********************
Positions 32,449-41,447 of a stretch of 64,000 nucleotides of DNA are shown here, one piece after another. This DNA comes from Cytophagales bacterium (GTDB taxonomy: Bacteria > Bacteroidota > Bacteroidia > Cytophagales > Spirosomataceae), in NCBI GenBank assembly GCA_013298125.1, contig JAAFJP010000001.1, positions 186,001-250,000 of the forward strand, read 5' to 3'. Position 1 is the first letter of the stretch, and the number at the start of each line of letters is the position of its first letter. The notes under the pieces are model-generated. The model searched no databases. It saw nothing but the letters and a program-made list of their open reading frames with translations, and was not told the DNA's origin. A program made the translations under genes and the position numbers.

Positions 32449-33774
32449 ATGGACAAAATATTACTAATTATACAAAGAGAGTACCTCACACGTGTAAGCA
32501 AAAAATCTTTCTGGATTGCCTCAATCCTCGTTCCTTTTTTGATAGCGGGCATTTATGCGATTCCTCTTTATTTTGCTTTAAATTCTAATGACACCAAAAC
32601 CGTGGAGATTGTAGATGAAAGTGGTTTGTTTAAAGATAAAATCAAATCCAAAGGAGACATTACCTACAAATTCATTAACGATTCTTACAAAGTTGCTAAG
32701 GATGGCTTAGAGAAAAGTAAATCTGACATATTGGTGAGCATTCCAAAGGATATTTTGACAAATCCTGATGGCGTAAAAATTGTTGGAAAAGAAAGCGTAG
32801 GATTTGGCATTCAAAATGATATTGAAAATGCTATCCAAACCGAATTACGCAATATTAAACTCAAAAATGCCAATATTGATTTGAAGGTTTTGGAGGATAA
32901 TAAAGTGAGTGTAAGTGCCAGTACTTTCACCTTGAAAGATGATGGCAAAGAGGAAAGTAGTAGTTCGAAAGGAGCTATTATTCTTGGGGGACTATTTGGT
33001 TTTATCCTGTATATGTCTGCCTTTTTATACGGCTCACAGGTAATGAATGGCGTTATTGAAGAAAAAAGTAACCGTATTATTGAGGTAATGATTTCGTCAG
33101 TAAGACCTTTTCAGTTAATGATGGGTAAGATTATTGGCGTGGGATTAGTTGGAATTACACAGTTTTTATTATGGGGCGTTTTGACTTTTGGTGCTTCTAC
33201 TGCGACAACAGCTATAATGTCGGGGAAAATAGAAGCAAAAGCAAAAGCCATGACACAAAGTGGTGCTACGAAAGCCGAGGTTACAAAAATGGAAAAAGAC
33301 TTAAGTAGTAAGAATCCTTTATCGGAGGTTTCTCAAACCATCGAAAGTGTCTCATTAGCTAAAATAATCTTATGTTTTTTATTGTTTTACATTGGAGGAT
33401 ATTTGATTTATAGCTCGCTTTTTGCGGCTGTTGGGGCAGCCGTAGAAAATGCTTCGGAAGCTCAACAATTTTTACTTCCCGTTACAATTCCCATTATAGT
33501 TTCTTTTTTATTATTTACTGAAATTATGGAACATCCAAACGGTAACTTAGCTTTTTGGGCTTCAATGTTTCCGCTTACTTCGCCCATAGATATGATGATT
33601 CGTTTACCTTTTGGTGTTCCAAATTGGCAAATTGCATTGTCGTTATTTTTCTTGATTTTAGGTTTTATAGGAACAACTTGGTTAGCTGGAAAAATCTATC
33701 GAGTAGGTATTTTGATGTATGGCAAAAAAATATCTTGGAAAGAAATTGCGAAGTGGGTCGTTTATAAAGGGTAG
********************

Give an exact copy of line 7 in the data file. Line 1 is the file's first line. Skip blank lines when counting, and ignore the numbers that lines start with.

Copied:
32801 GATTTGGCATTCAAAATGATATTGAAAATGCTATCCAAACCGAATTACGCAATATTAAACTCAAAAATGCCAATATTGATTTGAAGGTTTTGGAGGATAA